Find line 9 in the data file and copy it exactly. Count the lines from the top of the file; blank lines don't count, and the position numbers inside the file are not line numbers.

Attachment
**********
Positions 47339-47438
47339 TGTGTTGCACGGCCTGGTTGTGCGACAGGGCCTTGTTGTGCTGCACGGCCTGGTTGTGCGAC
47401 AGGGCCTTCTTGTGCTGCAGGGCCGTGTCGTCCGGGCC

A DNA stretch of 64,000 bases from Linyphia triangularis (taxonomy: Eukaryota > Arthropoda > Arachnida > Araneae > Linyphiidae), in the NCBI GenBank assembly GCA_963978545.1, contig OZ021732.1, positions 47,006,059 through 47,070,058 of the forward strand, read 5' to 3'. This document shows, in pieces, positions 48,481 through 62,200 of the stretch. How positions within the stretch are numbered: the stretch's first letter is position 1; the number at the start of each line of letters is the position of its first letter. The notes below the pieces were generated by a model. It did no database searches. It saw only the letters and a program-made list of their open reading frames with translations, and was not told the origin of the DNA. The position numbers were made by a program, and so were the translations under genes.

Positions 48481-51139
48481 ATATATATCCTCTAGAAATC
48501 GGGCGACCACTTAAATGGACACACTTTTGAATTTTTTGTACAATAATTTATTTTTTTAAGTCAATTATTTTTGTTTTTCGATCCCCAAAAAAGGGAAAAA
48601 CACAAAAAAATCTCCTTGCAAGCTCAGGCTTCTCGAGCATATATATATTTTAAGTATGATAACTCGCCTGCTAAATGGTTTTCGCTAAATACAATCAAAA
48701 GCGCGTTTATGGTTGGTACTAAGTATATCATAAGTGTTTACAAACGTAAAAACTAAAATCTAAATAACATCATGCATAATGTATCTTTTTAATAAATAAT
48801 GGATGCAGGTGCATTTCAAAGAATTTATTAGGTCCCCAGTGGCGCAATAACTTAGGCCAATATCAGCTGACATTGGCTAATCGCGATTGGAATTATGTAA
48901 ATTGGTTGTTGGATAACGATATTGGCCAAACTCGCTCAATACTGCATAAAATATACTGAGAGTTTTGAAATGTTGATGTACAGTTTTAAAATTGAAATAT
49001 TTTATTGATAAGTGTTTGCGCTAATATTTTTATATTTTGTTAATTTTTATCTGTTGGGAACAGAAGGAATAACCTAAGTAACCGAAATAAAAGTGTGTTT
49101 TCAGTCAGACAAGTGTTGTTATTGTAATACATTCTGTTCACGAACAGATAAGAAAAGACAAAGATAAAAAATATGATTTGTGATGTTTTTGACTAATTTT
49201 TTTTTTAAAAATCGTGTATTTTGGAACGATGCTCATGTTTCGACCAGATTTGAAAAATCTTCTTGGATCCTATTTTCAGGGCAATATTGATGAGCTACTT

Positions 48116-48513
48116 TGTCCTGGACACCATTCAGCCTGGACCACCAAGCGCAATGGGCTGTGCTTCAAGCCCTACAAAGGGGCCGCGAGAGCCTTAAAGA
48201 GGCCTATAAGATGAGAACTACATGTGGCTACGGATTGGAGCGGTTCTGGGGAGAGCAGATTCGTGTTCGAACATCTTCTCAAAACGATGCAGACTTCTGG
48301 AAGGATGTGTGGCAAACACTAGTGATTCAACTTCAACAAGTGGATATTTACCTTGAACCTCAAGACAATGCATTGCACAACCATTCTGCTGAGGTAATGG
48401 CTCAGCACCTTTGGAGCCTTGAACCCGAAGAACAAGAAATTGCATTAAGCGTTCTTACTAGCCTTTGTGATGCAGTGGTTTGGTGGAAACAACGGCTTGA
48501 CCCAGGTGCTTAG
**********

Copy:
48701 GCGCGTTTATGGTTGGTACTAAGTATATCATAAGTGTTTACAAACGTAAAAACTAAAATCTAAATAACATCATGCATAATGTATCTTTTTAATAAATAAT